______________________________________________________________________________________
Recommendations: ____________________________________________________________________
______________________________________________________________________________________
______________________________________________________________________________________
______________________________________________________________________________________
______________________________________________________________________________________

Draft, March 2002 71 ADEC UST Inspector Handbook


Section 4: Spill and Overfill Prevention
This section must be filled out completely for all tanks subject to inspection, even if
you think the tank does not require spill and overfill devices.

Spill Device

 Line 1: Spill Bucket Present. Confirm through visual inspection that the tank
has a spill containment bucket or device.

New state-of-the-
art spill bucket
with new cover
lid (with seal),
special collar
with drainage
slots,
product
description and
tank #.

 Line 2: Clean Spill Buckets. A spill bucket that contains water, dirt or debris is
not doing its job. Therefore the tank does not have a usable spill device. Make
sure the spill bucket is clean and that the owner or operator knows to keep the
bucket clean. If you can clean the bucket during inspection, do so. Then mark
this question with a "Yes," but note under Corrections that the bucket was
cleaned.

Draft, March 2002 72 ADEC UST Inspector Handbook


Spill bucket full
of water from
rain runoff.

 Line 3: No Cracks or Holes. A spill device should also be inspected for


obvious signs of cracks, holes or other damages that could render the device
unable to contain product. A damaged spill bucket can fail inspection if it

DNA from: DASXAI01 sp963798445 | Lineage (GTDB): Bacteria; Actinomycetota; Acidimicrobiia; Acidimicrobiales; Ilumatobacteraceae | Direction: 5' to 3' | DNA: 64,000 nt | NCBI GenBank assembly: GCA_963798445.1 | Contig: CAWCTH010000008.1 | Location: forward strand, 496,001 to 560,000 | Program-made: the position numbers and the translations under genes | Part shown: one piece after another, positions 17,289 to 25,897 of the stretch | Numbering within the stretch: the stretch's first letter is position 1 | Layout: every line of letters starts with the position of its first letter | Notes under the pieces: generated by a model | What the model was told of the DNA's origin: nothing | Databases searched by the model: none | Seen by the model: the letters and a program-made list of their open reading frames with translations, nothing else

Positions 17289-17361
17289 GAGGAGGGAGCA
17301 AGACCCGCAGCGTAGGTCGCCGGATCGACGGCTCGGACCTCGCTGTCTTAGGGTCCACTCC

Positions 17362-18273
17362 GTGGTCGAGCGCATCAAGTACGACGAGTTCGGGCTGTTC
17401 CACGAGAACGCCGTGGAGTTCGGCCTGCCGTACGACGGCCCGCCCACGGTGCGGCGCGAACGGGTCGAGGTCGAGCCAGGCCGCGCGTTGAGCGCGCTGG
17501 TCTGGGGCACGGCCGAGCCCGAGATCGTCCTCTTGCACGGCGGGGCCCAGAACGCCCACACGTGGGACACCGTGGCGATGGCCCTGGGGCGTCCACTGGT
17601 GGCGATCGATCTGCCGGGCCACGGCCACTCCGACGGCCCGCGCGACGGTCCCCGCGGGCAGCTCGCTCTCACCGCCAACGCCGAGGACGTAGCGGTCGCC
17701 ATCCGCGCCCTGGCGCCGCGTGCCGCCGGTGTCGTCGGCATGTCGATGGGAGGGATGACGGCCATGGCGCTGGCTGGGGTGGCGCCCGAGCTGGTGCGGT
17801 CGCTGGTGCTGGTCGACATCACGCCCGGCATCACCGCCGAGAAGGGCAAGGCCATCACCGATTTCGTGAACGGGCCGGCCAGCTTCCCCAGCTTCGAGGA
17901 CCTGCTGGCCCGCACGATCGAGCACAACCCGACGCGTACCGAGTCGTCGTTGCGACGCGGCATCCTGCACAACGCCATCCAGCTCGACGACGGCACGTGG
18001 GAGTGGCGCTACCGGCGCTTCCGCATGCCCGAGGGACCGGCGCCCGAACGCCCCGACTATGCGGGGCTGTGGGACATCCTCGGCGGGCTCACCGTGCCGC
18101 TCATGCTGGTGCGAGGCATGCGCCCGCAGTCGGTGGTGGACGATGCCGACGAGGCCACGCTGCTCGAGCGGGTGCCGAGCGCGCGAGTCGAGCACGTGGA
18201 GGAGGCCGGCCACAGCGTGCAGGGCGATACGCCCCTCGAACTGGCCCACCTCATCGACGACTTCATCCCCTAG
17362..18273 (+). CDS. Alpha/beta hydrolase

cannot contain product as designed.

Bottom of spill
bucket is cleaned
but notice gaps in
the upper wall
where the top of
spill bucket
touches the upper
collar. An
overfill could
escape through
these gaps and
cause a release to
the environment.

Draft, March 2002 73 ADEC UST Inspector Handbook


 Line 4: Spill Device Not Required. A spill device is not required for a tank
system that receives less than 25 gallons per delivery. Many used oil tanks may
fall into this category.

 Drain Plugs. If the spill bucket has a drain plug, the plug should be examined
and made sure it is functioning properly. The inspector should engage the plug
up and down and ensure it is not jammed open or broken. Broken or
malfunctioning drain plugs should be replaced.

 Spill Device Passes Inspection. Based on an answer of "Yes" to questions 1, 2,


and 3, the spill device passed inspection. If any one of these questions is No, the
Spill Device system does not pass inspection. Therefore the UST system does
not pass inspection. If the answer to 4 is "Yes," a spill device is not required.

Poor installation of
spill bucket. This
spill bucket often
fills up with water; it
was installed slightly
below grade with no
crown to deflect
water. Someone cut
grooves in the
cement in an attempt
to divert water away.
Southeast Alaska
2001.

Overfill Device

 Line l: Overfill Device Present. Confirm through visual inspection that the
tank has an overfill device and select which type is present for each tank. If
visual inspection cannot be done, use another means of evidence that an overfill
device was installed based on owner or operator information (receipt, invoice,
warrantee, photos, etc.). If visual confirmation of the overfill device may cause
damage to the equipment or the UST system, use one of these alternate means
of confirmation.

 Line 2: Monitoring Deliveries. UST operators are required by law to:

1. Measure available space in the tank prior to fuel transfer and make sure
there is enough room for the delivery,
2. Monitor all fuel transfers, and
3. Report any overfills.

Draft, March 2002 74 ADEC UST Inspector Handbook


While overfills are sometimes reported, ADEC believes that the majority of